In my New York garden, the center of the garden is quite formal (see above photo taken in wintertime) with two sets of parterres with only roses and tulips planted in between the roses for dramatic spring color before the roses take over.  Around the perimeter of the yard are beds with annuals, perennials and shrubs incorporated with roses for a cottage look.  Here in Charleston where I live in a townhouse, I have a small garden. My roses share the spot with other plants.  I chose my plants for their fragrance and good company for my roses.   Annuals make a big splash in the garden and bloom their hearts out in one season.  If you want an instant and carefree garden, plant plenty of annuals.  It can get expensive unless you start from seed indoors way before the last frost date.


Container gardening is another venue to venture on.  Use your imagination.  There are plenty of choices of containers now in the market and you can really go to town with it.  Treat it like you are doing a floral arrangement.  Roses will thrive in containers as long as there is plenty of room for roots to grow.  Plan on having a big pot or container.  Consider a tree rose with some annuals for dramatic display.


For the waterwise gardener, there is the Xeriscape Gardening.  There are plenty of choice native plants and you can save plenty of water bills in the process.  High Country Gardens specialize in native plants and their catalog and website provide plenty of great plants. They even sell roses.  For three years before we moved permanently in Charleston, my roses thrived on benign neglect.  We only came for a couple of weeks every three months.  Twice we did not visit for four months.  When we came back, my garden was like a jungle.  Everything was overgrown and my roses survived the summer with just the rain if it came at all.  The secret is I planted all my roses with Scott Moisture Control potting mix.  During those visits, I also sprayed the roses with Messenger once and they did not get any blackspot either.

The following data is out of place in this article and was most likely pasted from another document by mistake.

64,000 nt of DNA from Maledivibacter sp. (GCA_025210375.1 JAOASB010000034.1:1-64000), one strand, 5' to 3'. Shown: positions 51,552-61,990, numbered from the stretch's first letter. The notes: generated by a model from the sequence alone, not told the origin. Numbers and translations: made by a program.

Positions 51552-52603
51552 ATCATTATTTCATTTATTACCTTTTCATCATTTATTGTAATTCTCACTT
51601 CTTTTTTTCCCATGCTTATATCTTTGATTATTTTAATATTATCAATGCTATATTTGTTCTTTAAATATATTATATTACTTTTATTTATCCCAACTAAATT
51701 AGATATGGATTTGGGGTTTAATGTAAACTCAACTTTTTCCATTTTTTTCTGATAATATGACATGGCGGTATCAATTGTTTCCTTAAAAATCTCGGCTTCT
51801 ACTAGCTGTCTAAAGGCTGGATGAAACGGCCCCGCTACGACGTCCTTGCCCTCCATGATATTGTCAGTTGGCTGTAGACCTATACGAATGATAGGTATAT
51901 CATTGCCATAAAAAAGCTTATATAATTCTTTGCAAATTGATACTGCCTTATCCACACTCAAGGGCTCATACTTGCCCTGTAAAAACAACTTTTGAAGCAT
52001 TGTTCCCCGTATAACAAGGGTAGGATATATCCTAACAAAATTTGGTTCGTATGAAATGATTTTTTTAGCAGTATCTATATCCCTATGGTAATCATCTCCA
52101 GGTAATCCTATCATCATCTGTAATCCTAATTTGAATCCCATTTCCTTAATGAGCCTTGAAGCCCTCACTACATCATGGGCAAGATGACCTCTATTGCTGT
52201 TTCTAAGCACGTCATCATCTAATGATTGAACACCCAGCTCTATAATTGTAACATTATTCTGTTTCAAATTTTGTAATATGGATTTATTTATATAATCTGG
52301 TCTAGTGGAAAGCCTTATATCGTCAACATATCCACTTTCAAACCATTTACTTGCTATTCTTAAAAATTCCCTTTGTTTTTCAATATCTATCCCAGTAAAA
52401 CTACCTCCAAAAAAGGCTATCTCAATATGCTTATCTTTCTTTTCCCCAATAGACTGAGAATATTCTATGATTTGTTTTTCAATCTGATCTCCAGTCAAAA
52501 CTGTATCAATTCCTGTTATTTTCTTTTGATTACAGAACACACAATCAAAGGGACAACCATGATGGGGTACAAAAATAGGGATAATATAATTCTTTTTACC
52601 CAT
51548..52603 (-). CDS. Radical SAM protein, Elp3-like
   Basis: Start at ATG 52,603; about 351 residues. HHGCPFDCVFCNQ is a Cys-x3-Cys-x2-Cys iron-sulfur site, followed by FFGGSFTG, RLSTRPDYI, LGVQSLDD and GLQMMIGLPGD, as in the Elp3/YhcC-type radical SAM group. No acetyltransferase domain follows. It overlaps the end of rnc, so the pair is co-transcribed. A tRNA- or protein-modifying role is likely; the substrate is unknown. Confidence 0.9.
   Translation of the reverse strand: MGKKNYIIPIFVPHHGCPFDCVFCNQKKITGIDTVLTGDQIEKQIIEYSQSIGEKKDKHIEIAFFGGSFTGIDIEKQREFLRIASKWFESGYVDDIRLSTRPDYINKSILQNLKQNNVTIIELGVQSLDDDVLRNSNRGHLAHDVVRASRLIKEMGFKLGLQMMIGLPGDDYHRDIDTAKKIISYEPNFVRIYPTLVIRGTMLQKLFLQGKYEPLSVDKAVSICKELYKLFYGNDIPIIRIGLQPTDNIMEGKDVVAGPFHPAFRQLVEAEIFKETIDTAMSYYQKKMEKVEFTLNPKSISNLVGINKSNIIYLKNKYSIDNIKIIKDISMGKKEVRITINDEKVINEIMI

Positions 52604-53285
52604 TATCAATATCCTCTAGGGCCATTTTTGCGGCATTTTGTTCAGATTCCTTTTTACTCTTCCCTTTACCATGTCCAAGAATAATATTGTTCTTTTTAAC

There is one area which some people consider too hard to garden, the shady spot in your yard.  Don’t despair, there are more plants now that are suited for the shady nook of your yard.  Some have colorful leaves that can enliven your shady spots.  Besides azaleas and rhododendrons, there are plenty of coleus, caladiums, hostas and begonias to choose from.  They all come in various shades of leaves and flower forms.  Some begonias have a rose form and some non-gardeners will even mistake them for roses.  A few roses will thrive in partly shaded sections of the garden.  Gruss an Aachen, a floribunda and Bow Bells, a David Austin Rose will do quite well in dappled shade.  Bow Bells continuously bloom in the shade.  When some of my roses take a break in the summer, my two Bow Bells are still blooming their hearts out.


Once you have figured out the plant requirements and what you want your garden for, then it is time to prepare the soil.  The soil is the most important aspect of designing a garden.  For roses, you need a sandy loam.  Take a soil sample and have a pH test done.  After you find the right spot in your yard to start a garden, dig the sod out and add plenty of compost to the bed before you start planting.  I know some gardeners in England don’t use fertilizer in their garden but plenty of compost and they have the most beautiful gardens I have ever seen.    A majority of us rosarians started our garden years ago with possibly five roses.  I know I did and over the years you just keep on adding more roses.  As we get older, we tell ourselves to slow down or even stop but somehow we can’t.  Gardening is good exercise and the beauty it creates is good for our wellbeing.  It gives beauty and pleasure to everyone.  So don’t stop now.  When you stop gardening and smelling the roses, life will stop too.


Happy Gardening!

Until Next time. Stop and Smell the Roses.

Rosalinda R Morgan